Trading Through the Centuries in George Town

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This post was written by Kat Fatland

The bustling atmosphere of George Town is one that seems locked in time, and Kat Fatland delves beneath the surface of the city’s trade to unveil an intriguing heritage that only adds to the city’s allure.

As of July 2013, I have been living in Penang for 18 months, yet even after a year and a half of memories made in and around Penang, my first evening in George Town remains one of my favorites. As I walked among the old colonial façades of Beach Street on that first night, I immediately felt a certain energy emanating from the city just beyond the buildings. Sure enough, once I turned down Chulia, the whole town seemed to erupt with activity.

I spotted a trishaw meandering its way down a side street; I heard orders being shouted from the kitchens of open-air mamak stalls; I smelt, for the first time, the pungent scent of shrimp paste. The old shophouses acted as a beautiful backdrop to the continual commotion. As I peeked inside various storefronts and observed the general goings on of the crowd, I realised that families, individuals, and shops were all working together to form an entire human ecosystem I was only just beginning to grasp. This thriving, active streetlife caught my attention and has never let go since.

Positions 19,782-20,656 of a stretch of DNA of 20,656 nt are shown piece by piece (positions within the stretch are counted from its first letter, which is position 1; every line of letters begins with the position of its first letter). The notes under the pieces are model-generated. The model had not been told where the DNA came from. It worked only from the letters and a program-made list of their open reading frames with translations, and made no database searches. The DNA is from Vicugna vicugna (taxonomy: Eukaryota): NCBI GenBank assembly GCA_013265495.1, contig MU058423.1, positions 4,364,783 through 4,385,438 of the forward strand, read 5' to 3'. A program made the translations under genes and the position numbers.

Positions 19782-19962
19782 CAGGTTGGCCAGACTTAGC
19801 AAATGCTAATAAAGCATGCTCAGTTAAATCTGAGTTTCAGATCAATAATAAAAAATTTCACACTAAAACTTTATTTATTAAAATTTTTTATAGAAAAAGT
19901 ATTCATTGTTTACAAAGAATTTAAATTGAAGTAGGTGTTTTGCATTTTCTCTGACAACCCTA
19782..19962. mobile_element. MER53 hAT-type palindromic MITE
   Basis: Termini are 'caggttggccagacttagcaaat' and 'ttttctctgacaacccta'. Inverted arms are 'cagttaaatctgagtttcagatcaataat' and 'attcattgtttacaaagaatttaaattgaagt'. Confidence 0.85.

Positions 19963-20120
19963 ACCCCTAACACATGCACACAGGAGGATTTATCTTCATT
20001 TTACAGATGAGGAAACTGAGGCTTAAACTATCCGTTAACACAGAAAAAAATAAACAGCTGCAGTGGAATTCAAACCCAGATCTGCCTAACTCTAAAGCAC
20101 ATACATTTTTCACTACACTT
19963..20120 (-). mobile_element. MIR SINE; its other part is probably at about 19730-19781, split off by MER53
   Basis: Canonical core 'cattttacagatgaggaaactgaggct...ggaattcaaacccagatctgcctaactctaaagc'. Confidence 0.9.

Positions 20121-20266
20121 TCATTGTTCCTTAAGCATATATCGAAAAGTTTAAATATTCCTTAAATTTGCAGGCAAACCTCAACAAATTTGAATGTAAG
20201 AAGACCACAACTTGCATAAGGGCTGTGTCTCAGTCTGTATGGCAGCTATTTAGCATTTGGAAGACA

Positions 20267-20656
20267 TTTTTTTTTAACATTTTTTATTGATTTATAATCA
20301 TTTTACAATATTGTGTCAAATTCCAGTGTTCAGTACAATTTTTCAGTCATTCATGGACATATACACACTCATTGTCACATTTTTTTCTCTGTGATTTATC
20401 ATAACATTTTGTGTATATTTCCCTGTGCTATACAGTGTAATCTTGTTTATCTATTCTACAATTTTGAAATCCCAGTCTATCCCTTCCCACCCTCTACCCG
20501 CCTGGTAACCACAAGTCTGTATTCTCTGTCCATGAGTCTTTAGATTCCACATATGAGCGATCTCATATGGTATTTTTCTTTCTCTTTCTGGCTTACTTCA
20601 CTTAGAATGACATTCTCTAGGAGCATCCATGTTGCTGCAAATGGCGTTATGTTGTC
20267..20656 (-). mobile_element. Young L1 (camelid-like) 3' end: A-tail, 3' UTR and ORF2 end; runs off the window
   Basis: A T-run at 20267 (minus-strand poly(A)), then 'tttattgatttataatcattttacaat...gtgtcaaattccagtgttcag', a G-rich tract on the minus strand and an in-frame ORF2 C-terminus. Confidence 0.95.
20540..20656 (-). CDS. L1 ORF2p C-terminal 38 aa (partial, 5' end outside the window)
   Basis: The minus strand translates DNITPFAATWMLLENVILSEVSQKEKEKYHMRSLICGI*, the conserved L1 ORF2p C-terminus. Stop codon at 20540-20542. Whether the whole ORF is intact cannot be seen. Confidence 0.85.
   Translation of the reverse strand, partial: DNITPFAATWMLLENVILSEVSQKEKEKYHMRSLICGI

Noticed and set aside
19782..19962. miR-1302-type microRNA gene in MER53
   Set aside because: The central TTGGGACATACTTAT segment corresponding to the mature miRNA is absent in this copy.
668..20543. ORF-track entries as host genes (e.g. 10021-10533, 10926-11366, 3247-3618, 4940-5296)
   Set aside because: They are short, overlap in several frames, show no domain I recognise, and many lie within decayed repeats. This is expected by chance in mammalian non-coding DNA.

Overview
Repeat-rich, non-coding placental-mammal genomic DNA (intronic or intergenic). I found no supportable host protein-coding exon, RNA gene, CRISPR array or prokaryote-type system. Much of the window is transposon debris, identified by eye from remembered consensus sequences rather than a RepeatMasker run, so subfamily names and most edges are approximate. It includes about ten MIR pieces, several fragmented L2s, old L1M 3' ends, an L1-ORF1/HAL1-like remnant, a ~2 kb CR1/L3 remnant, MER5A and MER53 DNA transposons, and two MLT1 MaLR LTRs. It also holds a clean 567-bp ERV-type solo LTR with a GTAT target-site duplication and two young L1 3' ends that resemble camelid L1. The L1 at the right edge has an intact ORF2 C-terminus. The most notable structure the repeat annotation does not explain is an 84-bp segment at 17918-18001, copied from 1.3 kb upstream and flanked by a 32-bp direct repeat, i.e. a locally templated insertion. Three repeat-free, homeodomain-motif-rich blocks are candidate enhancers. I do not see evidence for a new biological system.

Love At First Sight

I’d venture to guess my initial impressions of George Town are similar to many tourists or expats arriving on the island for the first time. The city invokes a strong sense of place; it’s charm is authentic, atmospheric, and unassuming. It exists largely independently of the tourism industry that’s been creeping in over the last few years which, ironically, only adds to the town’s allure.

Initially, I found it rather difficult to explain my immediate love of George Town to my friends and family back home. Descriptions of the city’s architecture or stories of the island’s rich history didn’t do justice to the hard-to-explain affinity I felt. After all, it wasn’t the physical, tangible aspects of the city I loved most – it was the city’s living, breathing, intangible culture that really made an impact. It wasn’t just the plate of delectable noodles I found appealing, it was the lively atmosphere of the hawkers lined up next to one another on the street, creating a sense of community that even I, as an outsider, gladly became a part of.

During my time here, I’ve learned that a few of my favorite bustling locales in the city hold a much greater story than what first met my eye a year and a half ago. Placing the trades I see everyday in a greater historical context has only deepened my appreciation for their longevity in an ever-modernising world.